Kornacki’s passion for numbers, especially when they measure a competition, runs deep. Growing up outside of Boston, he spent his early years poring over NBA box scores during the Boston Celtics’ spectacular run in the 1980s. But he had his limits.

“I was not somebody they pegged as ‘you should go into engineering,’” said Kornacki, who holds a degree in film and television from Boston University. “When they put me in a calculus class, I was terrible at it. I can add, subtract, multiply and divide quickly in my head. While I remember numbers and think in numbers that way, it’s not like I’m someone who has a great statistical model.”

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Jon Klein, a former president of CNN, gave Kornacki one of his early TV jobs, as a fill-in host for the network’s morning program. He said Kornacki’s authenticity and amiable personality help viewers become more engaged with data that might come off as dry and dull in the hands of others.

“He could be your next door neighbor or the guy downstairs who knows an awful lot but isn’t a showoff about it,” Klein said. “His enthusiasm rubs off and makes you the viewer enthusiastic about it and say, ‘If this guy cares so much, then maybe I ought to lean in a little bit and try to understand.’”

After establishing himself as a political writer, Kornacki joined MSNBC in 2012 as a co-host of “The Cycle” and was later part of the MSNBC lineup on afternoons and weekends. But his breakthrough happened in 2020 as viewers came to depend on his analyses during the presidential campaign, culminating in the arduous marathon vote count that turned election night into a weeklong saga.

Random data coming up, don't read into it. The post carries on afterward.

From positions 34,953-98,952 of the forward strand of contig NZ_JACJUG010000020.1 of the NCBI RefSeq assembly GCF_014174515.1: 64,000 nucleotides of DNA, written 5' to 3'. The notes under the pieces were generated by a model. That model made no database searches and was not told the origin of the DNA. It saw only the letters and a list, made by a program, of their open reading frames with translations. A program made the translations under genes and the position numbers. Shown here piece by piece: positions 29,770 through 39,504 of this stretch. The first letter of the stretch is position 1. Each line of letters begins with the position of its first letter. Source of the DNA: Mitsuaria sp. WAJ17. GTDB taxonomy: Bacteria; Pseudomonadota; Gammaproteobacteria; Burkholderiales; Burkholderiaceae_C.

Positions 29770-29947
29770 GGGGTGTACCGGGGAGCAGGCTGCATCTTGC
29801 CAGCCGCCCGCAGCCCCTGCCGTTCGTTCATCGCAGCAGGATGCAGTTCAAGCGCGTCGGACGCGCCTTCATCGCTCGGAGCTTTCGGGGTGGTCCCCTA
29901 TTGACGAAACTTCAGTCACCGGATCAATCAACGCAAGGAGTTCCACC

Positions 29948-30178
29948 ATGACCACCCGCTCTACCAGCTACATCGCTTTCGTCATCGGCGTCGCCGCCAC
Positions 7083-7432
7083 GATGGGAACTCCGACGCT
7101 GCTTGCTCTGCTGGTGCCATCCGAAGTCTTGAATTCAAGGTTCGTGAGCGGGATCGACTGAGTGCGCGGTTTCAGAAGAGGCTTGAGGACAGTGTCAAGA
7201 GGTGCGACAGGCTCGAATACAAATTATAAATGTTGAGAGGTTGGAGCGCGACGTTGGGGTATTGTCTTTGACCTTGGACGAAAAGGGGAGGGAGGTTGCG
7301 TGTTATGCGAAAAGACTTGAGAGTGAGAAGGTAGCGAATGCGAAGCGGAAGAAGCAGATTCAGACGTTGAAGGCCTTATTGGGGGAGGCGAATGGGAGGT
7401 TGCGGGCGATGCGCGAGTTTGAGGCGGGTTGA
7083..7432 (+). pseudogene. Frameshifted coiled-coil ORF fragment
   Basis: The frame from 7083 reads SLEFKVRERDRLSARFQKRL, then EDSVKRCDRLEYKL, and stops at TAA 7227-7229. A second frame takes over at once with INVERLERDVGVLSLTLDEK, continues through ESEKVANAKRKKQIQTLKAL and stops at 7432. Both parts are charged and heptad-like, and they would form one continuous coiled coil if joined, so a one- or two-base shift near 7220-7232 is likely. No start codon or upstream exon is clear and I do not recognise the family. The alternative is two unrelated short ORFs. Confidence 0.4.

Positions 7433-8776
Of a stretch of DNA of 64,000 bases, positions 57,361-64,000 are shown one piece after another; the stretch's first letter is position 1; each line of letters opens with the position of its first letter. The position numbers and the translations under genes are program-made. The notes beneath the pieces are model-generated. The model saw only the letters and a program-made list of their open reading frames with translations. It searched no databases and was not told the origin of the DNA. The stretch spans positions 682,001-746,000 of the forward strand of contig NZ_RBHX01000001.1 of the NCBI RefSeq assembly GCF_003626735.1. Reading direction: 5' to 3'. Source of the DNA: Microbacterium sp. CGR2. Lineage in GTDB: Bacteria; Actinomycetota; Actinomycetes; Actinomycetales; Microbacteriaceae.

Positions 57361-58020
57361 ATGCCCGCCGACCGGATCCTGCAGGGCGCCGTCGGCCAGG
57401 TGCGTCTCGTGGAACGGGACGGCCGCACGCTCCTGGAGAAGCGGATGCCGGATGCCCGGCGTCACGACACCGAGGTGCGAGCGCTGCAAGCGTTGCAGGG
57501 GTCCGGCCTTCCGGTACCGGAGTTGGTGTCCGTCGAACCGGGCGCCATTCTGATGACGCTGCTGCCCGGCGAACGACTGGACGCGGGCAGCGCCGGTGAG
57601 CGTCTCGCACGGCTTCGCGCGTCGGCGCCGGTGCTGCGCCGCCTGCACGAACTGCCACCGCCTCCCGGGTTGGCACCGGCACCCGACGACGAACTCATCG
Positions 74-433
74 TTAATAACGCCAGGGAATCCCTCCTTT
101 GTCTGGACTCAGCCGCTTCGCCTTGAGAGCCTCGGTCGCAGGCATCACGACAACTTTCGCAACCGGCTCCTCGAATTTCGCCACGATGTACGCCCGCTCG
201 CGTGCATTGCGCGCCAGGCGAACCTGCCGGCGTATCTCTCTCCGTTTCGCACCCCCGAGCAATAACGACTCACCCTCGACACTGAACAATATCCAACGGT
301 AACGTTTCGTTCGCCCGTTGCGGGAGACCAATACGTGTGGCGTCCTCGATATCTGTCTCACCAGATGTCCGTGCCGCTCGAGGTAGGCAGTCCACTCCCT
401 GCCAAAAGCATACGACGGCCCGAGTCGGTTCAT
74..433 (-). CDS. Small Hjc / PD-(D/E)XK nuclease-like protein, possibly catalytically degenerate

A cameraman films Steve Kornacki in front of a board with the words "What If," a U.S. map and images of Biden and Trump.
Steve Kornacki in MSNBC’s studio during election night coverage in 2020.
(Virginia Sherwood / MSNBC)

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Celebrities such as Leslie Jones and Chrissy Teigen became obsessed with Kornacki, turning him into a social media sensation. He was only vaguely aware of his growing renown, hearing about it in texts from friends and family while doing deep dives into the numbers on his now-famous board. But his impact became more apparent as the presidential vote count went on.

“My producer here came to me one day around that time and said, ‘I need to find out what brand your pants are.’” Kornacki said. “A reporter had a question about my pants. I never expected that.”

After word spread that Kornacki wore khakis from the Gap, the retailer offered him a lifetime supply. Kornacki passed on the gift (“I go through about one pair of pants every five or 10 years”). The company ended up donating 500 pairs in Kornacki’s name to the Boys & Girls Clubs of America’s Workforce Readiness Program.

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The former Bush White House communications director will see her daytime show “Dateline: White House” expand to two hours daily.

“I’m flattered,” he said, “but I do find it inexplicable.”

One upside is that no one will ever again tell Kornacki to change his signature sartorial look, which often happens in the TV business.

“I’ve been here seven years and there have been various attempts where they have said, ‘We’ve got to get you more to wear,’” he said. “As a consequence of COVID, there wasn’t a ton of adult supervision here last fall. There wasn’t anybody around to look at me and go, ‘Wait a minute. You’re going to go on the air looking like that?’”

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Even as his popularity has surged, Kornacki remains humble. His Twitter account does not have a blue check that the social media platform gives to celebrities, public figures and journalists to verify their identities. When asked about making People magazine’s 2020 list of the “Sexiest Men Alive,” Kornacki groaned.

“Dear God,” he said. “Endless grief from everybody I know. Obviously, there was some voter fraud on that one.”